Why so small part 2 specifics

Continued from part 1.

Part 2: Reasons I’ve stopped buying particular series

What I’m about to list are specific problems that stopped me buying particular series; but you can extrapolate some general advice from what’s stopped me (and others?) from forking over our money to you. You can do whatever you want, of course, but some of those things are driving away some of your paying customers – which are commodities that I assume you want.

Getting cancelled (Or not showing up in my Standing Order)

Action Lab, where are you?

I’m sorry, I’m making a controversial stand: if you stop publishing a series, I won’t buy it anymore.

Sorry to take such a hard line, but that’s where I stand.

I find indie comics are particularly susceptible to this one (though they aren’t the only ones). Kids Of The Round Table, Action Lab, Squirrel Girl, Super Sons are just a few.

One of the most frustrating for me is Aquablue.

The cover doesn’t say much, just a diver and a whale (the diver turned out to be an alien; that’s not a wetsuit; and it’s on another planet); but it’s so beautifully-done, I bought this one for the cover. Dark Horse only printed two issues of this series in English (many years ago), even though I know there are far more out there in the original French. Unfortunately, I don’t know how to source it in French. And that’s the added frustration for me: la français n’est pas une grand problème pour moi.

Please keep your good series going!

Boredom:

This is subjective, but I’ve found a couple of series just too dull, or unengaging. F4 (or Fantastic Foundation? FF? whatever, about the kids around the Fantastic Four) and Captain Marvel for example. Both those titles had major kid characters, and I couldn’t connect. That really shouldn’t be.

Basically, make your stories should be engaging, exciting, and fun and I’ll be more likely to read them.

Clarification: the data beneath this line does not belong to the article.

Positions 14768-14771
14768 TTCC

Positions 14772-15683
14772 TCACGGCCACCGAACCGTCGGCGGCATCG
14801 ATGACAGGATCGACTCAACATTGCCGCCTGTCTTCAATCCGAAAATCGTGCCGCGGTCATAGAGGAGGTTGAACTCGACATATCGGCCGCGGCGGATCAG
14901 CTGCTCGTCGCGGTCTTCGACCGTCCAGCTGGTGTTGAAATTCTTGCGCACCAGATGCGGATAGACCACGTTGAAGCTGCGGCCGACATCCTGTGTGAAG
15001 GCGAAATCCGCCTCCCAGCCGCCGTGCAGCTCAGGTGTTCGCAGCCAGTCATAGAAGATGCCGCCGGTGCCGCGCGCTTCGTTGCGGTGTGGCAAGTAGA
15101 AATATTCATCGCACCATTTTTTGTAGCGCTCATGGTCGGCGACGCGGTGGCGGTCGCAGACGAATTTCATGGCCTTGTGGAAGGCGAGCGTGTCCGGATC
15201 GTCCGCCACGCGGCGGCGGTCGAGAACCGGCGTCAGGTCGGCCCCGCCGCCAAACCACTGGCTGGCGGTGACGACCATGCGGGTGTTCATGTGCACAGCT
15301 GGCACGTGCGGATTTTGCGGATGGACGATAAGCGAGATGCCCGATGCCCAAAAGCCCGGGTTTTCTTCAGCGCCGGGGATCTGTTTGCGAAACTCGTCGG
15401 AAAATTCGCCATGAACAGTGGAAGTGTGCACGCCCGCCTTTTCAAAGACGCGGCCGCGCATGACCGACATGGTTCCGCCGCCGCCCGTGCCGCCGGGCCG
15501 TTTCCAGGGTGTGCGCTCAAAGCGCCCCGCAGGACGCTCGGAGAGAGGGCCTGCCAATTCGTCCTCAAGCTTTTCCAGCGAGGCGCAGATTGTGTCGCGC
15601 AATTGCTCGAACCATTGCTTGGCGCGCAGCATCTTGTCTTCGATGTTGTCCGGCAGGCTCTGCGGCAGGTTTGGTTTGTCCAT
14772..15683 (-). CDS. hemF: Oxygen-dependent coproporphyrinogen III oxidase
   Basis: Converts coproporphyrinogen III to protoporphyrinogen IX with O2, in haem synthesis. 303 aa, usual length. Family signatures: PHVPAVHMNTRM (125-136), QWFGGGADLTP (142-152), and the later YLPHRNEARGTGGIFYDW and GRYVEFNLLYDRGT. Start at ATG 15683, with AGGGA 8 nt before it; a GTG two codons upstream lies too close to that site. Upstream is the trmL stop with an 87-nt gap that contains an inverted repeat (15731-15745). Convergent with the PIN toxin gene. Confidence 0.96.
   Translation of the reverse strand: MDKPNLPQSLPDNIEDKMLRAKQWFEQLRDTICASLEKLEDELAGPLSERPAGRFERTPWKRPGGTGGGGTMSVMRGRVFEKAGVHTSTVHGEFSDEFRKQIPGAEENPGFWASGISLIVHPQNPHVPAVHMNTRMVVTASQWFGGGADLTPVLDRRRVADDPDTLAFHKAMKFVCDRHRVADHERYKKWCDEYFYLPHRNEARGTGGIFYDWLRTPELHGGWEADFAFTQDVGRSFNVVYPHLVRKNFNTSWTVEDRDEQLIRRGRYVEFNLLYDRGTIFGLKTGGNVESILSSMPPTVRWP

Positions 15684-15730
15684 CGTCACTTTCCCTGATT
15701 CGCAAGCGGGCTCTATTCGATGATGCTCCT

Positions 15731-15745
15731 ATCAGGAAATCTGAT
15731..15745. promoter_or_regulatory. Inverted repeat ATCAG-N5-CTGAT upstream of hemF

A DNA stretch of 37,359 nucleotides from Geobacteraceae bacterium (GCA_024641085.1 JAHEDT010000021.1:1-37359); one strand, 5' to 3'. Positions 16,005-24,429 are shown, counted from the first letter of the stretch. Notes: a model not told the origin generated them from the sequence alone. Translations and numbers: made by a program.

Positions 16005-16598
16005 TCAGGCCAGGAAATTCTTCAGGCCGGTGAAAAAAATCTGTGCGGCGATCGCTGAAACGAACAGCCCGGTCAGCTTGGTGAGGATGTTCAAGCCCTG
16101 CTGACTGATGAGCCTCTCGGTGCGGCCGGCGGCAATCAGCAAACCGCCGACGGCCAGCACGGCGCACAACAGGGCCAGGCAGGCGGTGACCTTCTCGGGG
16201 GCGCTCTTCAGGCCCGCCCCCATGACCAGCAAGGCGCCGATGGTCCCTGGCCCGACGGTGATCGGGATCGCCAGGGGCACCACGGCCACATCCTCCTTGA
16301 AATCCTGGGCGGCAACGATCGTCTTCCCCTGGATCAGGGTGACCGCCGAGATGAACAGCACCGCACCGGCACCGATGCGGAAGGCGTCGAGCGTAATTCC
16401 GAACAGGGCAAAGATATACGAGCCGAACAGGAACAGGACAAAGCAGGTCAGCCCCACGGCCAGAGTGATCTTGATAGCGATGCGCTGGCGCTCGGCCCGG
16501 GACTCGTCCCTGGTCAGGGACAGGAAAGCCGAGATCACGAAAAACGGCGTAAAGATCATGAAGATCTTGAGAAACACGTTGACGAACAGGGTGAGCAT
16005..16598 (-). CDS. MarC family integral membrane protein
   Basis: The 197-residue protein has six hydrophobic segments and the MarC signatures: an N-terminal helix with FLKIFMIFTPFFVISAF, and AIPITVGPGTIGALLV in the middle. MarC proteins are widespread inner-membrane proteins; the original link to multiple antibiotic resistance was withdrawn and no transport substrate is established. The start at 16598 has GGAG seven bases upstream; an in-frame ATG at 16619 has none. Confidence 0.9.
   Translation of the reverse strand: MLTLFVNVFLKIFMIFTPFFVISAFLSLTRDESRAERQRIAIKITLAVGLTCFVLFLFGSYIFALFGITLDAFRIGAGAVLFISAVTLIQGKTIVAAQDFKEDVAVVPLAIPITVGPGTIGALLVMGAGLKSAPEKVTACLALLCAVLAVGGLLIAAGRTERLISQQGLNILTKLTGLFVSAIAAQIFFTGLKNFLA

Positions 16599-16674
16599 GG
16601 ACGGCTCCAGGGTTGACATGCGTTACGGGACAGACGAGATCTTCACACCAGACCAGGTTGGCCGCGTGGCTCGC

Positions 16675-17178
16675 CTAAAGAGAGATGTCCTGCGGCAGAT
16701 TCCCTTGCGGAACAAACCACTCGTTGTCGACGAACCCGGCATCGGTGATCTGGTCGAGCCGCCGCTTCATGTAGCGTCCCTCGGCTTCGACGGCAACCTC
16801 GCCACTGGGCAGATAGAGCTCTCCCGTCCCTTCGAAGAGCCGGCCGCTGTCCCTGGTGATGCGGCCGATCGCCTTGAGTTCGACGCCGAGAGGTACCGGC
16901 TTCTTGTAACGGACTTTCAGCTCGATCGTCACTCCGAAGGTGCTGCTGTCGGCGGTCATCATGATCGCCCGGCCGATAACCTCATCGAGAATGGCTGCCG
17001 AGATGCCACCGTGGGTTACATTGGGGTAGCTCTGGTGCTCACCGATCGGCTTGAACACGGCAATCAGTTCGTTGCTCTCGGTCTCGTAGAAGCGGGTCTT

Wrong Characters

Ceci N’est Pas Alpha Flight

There have been revivals and renewals of series I read where the new characters have nothing to do with the old characters; volumes 2-4 of Alpha Flight; some versions of Teen Titans; volume 2 of Young Justice, for example.

I’m sorry, but my love of those comics is more than surface-deep; it’s not because of a couple of words on a cover; I’m reading because I love the combination of characters, story type, writing style, art style… all that. If I don’t get those things out of “volume 2”, don’t expect me to give it the same love I gave volume 1. (That goes for fans, especially, by the way. If you companies demand that I give them the same love I gave the originals, I get that. I don’t agree with it, but I get it.)

That said, sometimes these can work and be taken to heart by fans; Hal Jordan is more accepted than Alan Scott; The All-New, All-Different X-Men have more fans than the original team ever did. I liked New Warriors: The Jubilee Years – though not as much as the original. I can’t tell you not to try it, just – don’t expect me to say ‘I’m an Alpha Flight fan’, and give me a group I don’t recognise as Alpha Flight, and then expect me to love it the way I love Byrne’s team.

By all means, bring back the original serieses. Please. But: listen to the fans; if you want to bring something back for the fans, try to understand what they loved about it, and bring that back.

Here’s another side of it:

I Don’t Like Your Tone

Did you notice that above, I didn’t just say ‘the characters’, but the tone and style, too?

There have been exactly two Alpha Flight series that have actually had Alpha Flight in them: volume 1 and volume 5.

Volume 5 was so angry, so screeching, that the only reason I didn’t drop it was because it got cancelled.

The anger is cute at first.

After that, I stopped buying every single appearance of Alpha Flight or their characters that came out ever. My Alpha Flight was dead forever, and there was no reason to keep chasing after them.

Please try to figure out what makes certain books so popular (and John Byrne’s Alpha Flight was popular, and the series has never been as popular since he left), and give us that. Please.

Blatant, hypocritical bigotry

Good advice. Followed by:
She posted this six months later at Easter (it coincided with April Fools’ Day that year)